With all your permissions in place, and your professionals hired, it’s time to dive into construction, right?
Well, almost. Before any tangible building can begin, you first need to get your groundworks in order. This refers to not only the foundations of your build, but also tree removal, drainage, and even the paths and patios attached to your extension.
Groundworks are a vital starting point for any project, so here’s everything you need to know going in...
What is a groundworker?
A groundworker is a uniquely British term and refers to the professional that specialises in this form of construction. It’s common for groundworkers to be brought on as subcontractors by your main builder, in order to carry out work before the build, and after it is completed.
Whether hiring your own, or going on your builder’s recommendation, you’ll want to vet any groundworker hired onto your project. If hiring your own, make sure you get in touch with previous clients for reviews, and get quotes from three separate professionals.
Make sure you ask for their opinions on…
Ground heave, your architect should have flagged if this will be an issue for your home, and it’s a red flag if a groundworker doesn’t understand this subject.
How a drain test might be carried out. Do they intend to simply throw water down there? Again, this is a red flag. A good professional will undertake an air test, whereby all the pipes are closed off and air in blown into the system to find any leaks. They might also undertake a seal test, where the pipes are sealed off and water fills the system to find leaks. If neither of these tests are mentioned, stay clear.
How will work be carried out? You’ll want to establish consistent working hours, and discuss how waste and materials will travel through your property.
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One of the first steps in your extension, site clearing helps remove early obstacles to your construction. Your groundworker will remove all unnecessary masonry and soil from site, allowing the next stage to commence, as well as dealing with any waste. This waste might include undergrowth, or even trees, and you’ll need to make sure any tree being removed has been assessed for TPO - that’s a Tree Protection Order, a scheme put in place to protect trees of significance. This should have been covered in the planning process, but if the council hasn’t been consulted, you’ll need to do this before site clearing goes ahead.
Your foundations lay the important first step for your extension, and you’ll need to make sure they’re being laid out in accordance with your approved drawings from your architect.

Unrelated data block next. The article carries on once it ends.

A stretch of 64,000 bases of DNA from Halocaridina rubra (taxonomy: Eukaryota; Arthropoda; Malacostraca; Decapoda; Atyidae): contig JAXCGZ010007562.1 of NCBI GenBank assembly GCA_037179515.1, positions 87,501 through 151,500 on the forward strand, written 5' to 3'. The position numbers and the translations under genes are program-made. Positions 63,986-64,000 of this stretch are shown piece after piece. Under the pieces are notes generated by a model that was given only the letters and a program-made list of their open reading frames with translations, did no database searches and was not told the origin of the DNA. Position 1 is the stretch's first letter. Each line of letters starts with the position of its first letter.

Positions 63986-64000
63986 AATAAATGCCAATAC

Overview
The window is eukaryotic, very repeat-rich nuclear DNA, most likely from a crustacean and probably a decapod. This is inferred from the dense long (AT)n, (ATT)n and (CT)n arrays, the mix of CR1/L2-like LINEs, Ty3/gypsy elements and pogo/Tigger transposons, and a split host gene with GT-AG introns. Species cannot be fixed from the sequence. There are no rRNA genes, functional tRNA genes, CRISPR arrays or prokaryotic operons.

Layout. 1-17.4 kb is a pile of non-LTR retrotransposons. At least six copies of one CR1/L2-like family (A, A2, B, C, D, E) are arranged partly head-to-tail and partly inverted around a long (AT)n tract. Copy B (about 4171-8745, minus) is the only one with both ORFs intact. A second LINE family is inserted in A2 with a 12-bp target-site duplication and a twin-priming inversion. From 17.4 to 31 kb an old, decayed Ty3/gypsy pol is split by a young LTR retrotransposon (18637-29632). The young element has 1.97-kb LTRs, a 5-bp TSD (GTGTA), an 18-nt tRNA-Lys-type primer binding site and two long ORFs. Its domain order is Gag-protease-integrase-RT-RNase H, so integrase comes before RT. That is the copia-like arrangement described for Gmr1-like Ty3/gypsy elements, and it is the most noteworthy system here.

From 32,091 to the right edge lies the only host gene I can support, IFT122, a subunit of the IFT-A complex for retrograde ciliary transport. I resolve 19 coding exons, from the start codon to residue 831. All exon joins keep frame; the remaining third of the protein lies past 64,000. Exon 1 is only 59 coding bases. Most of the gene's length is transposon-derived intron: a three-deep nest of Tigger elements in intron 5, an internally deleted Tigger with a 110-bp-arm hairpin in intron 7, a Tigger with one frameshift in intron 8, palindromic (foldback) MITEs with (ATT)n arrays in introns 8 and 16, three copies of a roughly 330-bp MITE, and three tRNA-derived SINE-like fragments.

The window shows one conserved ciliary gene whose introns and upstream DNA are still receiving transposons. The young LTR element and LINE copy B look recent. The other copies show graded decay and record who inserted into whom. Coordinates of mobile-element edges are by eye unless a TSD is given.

Once your foundations have been mapped out and assessed, there are two options for how they might be achieved.
Trench fill foundation
Trench fill foundations are the preferred method for most homes, as they don’t require bricks to be laid below ground. By simply pouring concrete to within 150mm of the surface ground level, the project can get moving quickly - saving time and money.
This foundation type is ideal for home on clay and chalk soils, but might not be an option is you live on unstable ground.
These tend to be wider than their trench counterparts, using less concrete on the base layer. They’re ideal for homes on softer soils, such as sand, because the weight of the load is spread out over a larger surface area.
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Your groundworker will be responsible for the drainage of your property, and it’s important for this to be right first time, as fixing pipes post-construction can be tricky - not to mention expensive!
The first thing your professional will look at is the position of the drains. They’ll establish where your existing drains fall, and if you’re building a new home from scratch, look into connecting you into the main system.
They’ll then move into the installation, whereby pipes will be positioned in respect to both the layout of your home and the gradient and bends present. Once this is completed, then your pipes will be tested for leaks. As we mentioned above, you’ll either want this carried out by either an air or seal test.
Think a groundworker’s job is done when the walls go up? Wrong!
You might want to get your groundworker back in if you want some finishing touches, such as a driveway being installed, or some pathways.
Prices vary for a groundworker’s services across the UK, with prices reaching their peak in London. You could secure someone for £100 a day, or up to £300. If you need help finding a professional that’s right for you, Resi offers a Connect service, whereby we find the best professionals in your area on your behalf.